Dear Miriam | Unknown Vaccination Status Makes Shabbat Invite Shaky

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Dear Miriam,

For the limited number of social events I’ve gone to in the past few months, the host has always offered information about their vaccination status and the expectation for guests. I was just invited to a Shabbat dinner, though, where there was no mention of vaccination in the invitation. What’s the best way to go about asking?


 Vax Ask

Dear Ask,

Go for casual, respectful and straightforward, but you just have to ask. If you received an email invite, reply with, “Can you let me know about the vaccination statuses of everyone who will be there?” If you got a phone call and weren’t prepared to ask in the moment, follow up by whatever form of communication you like, and say, “I didn’t think to ask when you called, but …” followed by the above.

You should go into the conversation prepared with what you’ll say based on the host’s possible responses (all vaccinated, not all vaccinated, or I don’t know).

If the person who invited you doesn’t know, then they’re not doing their due diligence as a COVID-era host, but as long as you’re clear on your response, you can minimize any potential discomfort in the conversation. Saying you’re not comfortable attending a meal with people whose vaccination statuses are unknown (or known to be unvaccinated) is your absolute right, and the more confident you feel in saying this, the better for everyone involved.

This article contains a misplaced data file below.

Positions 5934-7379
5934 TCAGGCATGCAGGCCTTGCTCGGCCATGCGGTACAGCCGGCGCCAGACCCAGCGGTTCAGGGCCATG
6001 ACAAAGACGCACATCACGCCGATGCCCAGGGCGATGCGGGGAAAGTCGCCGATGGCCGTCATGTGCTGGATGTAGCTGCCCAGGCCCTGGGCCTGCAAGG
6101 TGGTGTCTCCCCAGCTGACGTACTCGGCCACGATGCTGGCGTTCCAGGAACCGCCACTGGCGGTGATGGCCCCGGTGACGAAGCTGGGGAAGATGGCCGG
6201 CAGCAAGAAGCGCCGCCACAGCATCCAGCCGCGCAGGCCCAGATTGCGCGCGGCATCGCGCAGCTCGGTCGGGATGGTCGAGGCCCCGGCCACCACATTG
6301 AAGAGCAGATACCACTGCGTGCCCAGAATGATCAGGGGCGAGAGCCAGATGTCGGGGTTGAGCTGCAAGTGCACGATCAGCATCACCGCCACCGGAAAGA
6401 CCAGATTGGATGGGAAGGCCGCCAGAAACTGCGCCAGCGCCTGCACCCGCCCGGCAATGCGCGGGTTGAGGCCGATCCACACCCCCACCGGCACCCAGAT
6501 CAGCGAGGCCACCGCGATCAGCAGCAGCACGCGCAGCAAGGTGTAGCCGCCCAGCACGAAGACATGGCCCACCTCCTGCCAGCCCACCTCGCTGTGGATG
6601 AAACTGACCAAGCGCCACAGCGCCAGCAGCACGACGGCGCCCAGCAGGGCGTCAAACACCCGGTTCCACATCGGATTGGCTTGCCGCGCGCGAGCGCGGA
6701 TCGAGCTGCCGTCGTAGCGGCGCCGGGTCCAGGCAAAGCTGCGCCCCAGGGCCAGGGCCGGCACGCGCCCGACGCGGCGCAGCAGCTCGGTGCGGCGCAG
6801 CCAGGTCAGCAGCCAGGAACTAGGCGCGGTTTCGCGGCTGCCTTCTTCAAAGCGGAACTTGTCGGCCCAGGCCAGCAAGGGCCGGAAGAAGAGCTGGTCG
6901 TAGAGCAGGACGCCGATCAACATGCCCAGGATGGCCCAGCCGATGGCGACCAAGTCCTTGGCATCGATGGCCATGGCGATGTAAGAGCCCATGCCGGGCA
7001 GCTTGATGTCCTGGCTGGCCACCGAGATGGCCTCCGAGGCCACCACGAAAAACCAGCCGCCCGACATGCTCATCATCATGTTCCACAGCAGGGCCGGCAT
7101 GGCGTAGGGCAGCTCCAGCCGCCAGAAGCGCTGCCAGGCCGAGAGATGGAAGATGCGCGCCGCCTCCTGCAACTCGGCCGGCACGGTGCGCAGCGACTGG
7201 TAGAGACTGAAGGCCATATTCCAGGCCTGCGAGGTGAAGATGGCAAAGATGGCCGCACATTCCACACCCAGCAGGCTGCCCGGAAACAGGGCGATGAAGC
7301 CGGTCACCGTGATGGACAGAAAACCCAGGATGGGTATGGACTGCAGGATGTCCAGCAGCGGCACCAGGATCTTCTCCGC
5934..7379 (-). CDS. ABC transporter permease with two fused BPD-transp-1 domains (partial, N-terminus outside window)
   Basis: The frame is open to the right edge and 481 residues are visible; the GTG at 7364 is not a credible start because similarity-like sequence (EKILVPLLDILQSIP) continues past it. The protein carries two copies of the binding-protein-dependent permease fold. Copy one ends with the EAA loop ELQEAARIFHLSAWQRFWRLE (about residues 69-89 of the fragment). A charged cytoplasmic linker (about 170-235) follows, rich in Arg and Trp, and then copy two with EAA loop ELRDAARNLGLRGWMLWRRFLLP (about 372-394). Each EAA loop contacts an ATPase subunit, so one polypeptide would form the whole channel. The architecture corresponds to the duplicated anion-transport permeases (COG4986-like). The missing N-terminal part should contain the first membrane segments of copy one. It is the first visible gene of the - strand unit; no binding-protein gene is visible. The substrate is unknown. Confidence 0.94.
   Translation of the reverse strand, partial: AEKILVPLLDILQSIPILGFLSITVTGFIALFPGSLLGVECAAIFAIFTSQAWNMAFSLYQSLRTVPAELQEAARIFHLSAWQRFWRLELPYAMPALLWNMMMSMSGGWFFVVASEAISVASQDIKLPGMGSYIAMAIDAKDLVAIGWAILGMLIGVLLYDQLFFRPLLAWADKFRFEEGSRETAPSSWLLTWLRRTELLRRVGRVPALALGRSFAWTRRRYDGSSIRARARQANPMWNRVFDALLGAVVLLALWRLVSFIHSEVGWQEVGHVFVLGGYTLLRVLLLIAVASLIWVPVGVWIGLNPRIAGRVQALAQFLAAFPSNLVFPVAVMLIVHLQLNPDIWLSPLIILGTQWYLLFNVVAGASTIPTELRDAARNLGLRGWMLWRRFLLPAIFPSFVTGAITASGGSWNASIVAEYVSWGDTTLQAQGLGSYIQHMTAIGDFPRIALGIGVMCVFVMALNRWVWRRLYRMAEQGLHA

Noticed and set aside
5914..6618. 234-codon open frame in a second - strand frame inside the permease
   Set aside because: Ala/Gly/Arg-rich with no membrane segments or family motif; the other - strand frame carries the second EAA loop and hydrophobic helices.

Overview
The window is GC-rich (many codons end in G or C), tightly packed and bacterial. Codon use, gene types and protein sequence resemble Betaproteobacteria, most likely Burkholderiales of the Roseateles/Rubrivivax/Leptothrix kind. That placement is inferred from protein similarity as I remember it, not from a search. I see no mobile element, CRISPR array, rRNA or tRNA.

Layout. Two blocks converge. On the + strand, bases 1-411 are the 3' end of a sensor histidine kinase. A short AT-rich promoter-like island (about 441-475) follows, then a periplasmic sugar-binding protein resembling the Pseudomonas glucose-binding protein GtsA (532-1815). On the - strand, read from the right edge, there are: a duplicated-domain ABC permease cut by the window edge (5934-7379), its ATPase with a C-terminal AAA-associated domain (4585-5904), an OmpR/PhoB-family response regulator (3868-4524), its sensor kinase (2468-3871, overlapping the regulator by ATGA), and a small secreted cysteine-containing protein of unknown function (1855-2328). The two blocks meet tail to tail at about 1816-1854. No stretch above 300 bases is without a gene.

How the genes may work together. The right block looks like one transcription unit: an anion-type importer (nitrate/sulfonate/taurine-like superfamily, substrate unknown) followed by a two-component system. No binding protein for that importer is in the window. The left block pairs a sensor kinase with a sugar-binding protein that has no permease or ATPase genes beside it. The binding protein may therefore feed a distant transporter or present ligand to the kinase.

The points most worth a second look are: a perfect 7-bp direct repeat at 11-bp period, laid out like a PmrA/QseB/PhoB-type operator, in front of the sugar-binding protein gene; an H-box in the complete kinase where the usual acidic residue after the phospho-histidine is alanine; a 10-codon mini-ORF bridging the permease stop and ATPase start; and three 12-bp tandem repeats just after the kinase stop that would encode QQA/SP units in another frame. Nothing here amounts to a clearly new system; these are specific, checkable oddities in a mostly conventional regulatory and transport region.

There’s another scenario to consider as well, which is a meal where all the eligible attendees are vaccinated, but children under 5 are going to be in attendance. This is a murky, challenging area for the many families who would do anything to protect their children — and the people with whom their children interact. If your host says, “All the adults are vaccinated, but there will be children there who aren’t,” know that sharing your discomfort in that situation, however valid it is, can put people on the defensive in a different way.

You should still ask, and you should still only do what feels right to you, but hang onto the awareness that these kids aren’t choosing to be unvaccinated, and in many ways, the past two years have been the longest and hardest for families in this situation.

If you can’t bear the idea of asking outright, then you’d be best off declining the invitation, either by saying, “I’m not accepting any invitations until COVID case counts are lower,” or simply saying that you’re unavailable. You could also offer an alternative like, “I’d love to go on a walk with you sometime,” or “I hope we can do an outdoor meal together in the spring.” And spring will come, eventually, I promise.

Be well,



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